When I am on vacation or travelling, I often pick up a new business book to learn more about management, marketing or leadership.  This time I decided to pick up a book and read for sheer pleasure.  As I walked through LAX, a book called Pirate Hunters by Robert Kurson caught my eye.

The book was about two very accomplished scuba divers who went on a journey to find a legendary pirate ship in the Dominican Republic called the Golden Fleece. These divers were no rookies. Each had experience with many wrecks, including the Titanic and other notable ships.  The book wove their personal journey to find the ship with the journey of the pirate ship of the late 1600’s.

The first lesson I was reminded of was research and homework.  The divers had an understanding of the location of the ship they were looking for and other pieces of data.  The ship was sunk in a bay that was more than 20 miles across and was sitting in 24 feet of water.  With that information, they started their search.  They did much more research as the weeks and months ensued.  They learned the pirate of the Golden Fleece was no ordinary pirate.  He was an accomplished English merchant marine named Bannister who turned rogue and became a pirate.  Bannister went to battle with two English Navy ships and defeated them.

The two leaders of this dive expedition went to great lengths over the next several months to continue to understand more about the pirate and the location of the battle.  They discovered the ship sank in the battle with the English Navy and Bannister and his men escaped.  The divers needed an understanding of why Bannister, a well-established merchant marine with one of the largest ships and a charter from the English government, would become a pirate and draw the English Navy into a battle.

How does this amount of research show up in our businesses?  If you were going to launch a new product or service, go into a new market, or start a new venture, how much research would you do? That obviously depends on the business you are in, venturing into, or the type of product/service you are going to launch.  It was crystal clear for me that launching a new product/service requires a lot of research and investment, just like searching for a legendary pirate ship.  Make sure that you have the appetite (money and desire) to invest in the research to get to market.

The second lesson I learned was teamwork and leadership.  Whether a diver or a pirate, it takes teamwork and leadership.  The divers built a team of diverse individuals with different skills.  They didn’t always see eye-to-eye, but they all had the common goal of finding the Golden Fleece.  As it turns out, the pirates didn’t see eye-to-eye either.  Pirates had a strict code of conduct of their own.   The divers learned that Bannister turned rogue to spread democracy as did many of the pirates of the day.  The European countries were primarily monarchies and pirate ships were run as democracies.  On a pirate ship, all men shared equally in the bounty, no matter their rank – even the captain.  Crews could also overthrow the captain when they felt the captain was no longer fit to lead.

I can’t begin to count the number of ways this shows up in our businesses and lives, so I will name just a few.  We are all leaders in our businesses and work as teams.  Lone rangers don’t survive in business.  Teamwork and leadership shows up in the ability to motivate and mobilize teams of people to achieve common goals.  The better our communication, understanding of each other’s skills and common focus, the more successful we will be. Captains were leaders that could be overthrown by their crews if they were unfit.  In business, the same holds true, just not as violently.  Today’s leaders are not killed and do not walk the plank, but their businesses falter or fail and their lives can become miserable.  This happens when our businesses lack vision and purpose, we don’t communicate with our teams, and our teams become disengaged.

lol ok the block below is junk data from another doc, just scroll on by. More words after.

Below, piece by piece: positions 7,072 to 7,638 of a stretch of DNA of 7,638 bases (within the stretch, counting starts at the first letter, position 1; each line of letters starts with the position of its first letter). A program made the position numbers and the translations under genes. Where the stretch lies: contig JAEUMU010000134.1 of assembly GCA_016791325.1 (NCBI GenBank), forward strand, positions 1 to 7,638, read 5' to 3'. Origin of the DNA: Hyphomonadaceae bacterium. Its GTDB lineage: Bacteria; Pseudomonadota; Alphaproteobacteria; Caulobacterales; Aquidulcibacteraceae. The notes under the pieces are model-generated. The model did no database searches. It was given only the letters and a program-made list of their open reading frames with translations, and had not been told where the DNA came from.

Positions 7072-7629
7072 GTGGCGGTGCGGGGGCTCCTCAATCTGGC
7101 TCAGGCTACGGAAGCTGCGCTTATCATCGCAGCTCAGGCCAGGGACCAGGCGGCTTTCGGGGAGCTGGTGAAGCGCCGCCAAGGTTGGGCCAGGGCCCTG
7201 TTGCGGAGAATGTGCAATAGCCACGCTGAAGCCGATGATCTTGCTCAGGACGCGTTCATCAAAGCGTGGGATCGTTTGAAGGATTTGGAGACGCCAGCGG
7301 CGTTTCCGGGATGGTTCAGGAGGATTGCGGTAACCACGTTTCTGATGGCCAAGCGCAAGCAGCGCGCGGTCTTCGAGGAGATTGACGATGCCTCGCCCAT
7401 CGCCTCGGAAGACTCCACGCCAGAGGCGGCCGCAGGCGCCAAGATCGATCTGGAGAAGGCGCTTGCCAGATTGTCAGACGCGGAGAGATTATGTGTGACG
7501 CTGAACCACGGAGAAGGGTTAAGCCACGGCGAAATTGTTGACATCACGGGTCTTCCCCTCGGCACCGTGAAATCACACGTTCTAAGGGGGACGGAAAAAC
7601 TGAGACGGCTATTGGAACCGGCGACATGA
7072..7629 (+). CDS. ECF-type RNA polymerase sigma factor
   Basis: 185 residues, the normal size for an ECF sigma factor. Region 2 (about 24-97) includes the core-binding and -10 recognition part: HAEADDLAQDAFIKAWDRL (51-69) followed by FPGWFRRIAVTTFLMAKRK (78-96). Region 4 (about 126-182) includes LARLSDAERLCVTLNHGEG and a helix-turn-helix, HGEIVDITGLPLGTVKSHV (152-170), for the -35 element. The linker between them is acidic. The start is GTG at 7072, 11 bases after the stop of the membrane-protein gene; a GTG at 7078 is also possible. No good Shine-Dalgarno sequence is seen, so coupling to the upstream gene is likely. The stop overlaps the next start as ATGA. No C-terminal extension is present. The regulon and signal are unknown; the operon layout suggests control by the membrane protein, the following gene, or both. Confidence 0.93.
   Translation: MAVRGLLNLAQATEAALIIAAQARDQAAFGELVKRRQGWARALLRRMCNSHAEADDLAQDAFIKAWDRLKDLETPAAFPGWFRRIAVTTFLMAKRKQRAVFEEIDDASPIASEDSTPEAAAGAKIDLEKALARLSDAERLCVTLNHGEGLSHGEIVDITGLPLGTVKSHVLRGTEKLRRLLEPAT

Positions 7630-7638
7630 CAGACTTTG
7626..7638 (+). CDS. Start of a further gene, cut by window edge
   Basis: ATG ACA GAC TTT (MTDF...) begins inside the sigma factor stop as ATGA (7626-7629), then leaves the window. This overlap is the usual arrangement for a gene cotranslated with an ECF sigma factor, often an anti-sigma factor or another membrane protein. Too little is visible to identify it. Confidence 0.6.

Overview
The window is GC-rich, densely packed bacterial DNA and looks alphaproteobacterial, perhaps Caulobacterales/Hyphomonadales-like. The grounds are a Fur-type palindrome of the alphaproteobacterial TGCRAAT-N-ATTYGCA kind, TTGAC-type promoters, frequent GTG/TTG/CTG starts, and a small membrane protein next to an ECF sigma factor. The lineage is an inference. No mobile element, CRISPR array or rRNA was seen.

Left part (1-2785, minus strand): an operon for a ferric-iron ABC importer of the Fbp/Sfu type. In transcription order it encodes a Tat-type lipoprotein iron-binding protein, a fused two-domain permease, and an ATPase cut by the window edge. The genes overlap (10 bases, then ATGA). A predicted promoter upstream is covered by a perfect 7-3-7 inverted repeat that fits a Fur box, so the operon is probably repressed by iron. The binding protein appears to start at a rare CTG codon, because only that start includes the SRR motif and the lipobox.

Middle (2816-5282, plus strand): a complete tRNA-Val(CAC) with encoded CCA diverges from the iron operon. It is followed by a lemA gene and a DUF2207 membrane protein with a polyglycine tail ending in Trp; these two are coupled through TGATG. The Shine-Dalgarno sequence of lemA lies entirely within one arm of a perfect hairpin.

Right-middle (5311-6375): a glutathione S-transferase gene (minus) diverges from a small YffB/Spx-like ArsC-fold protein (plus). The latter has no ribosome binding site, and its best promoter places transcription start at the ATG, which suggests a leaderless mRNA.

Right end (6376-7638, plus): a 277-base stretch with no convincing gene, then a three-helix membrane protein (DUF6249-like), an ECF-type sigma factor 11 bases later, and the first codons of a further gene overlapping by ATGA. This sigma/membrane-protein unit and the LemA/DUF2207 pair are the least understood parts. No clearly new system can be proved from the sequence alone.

The last lesson that I was reminded of was persistence.  The divers on this expedition were very persistent.  The story unfolded over a period of more than a year.  They spent the first few months in the Dominican Republic mapping the sea floor of the bay where they believed the pirate ship sank.  Once the sea floor was mapped, they dove every place they received a “hit” to see what was there. They turned over every bit of that bay over a period of a few months before they took a break to do more research.  They researched the national archives in couple of different countries.  They interviewed anyone who had knowledge of this pirate’s battle with the English Navy.  There were several times when they wanted to give up, but they were persistent and stuck to the search.

Where does this show up in our businesses?  As entrepreneurs and CEO’s, I believe that many of us are visionary and not operational in nature.  This is not bad – this is just a fact.  As this type of leader, we are not always persistent.  We will have a vision, articulate it somewhat and then launch on achieving it.  After some time, if it is not achieved we will move on to the next thing.  Our teams would say that we don’t stick with things and we are continuously changing.  I would offer that before we launch a new product/service, venture into a new market or start a new business, we need a written plan that specifies what we are trying to accomplish, what steps we will take to accomplish our vision and the point at which we have achieved success OR failure and need to move on.

I didn’t pick up a business book to read, but I did relate the book back to the same things that I see operating my business and advising clients on running their businesses.  I also learned that some of the same concerns of 400 years ago, like teamwork and leadership, are still concerns today.

 

 

 

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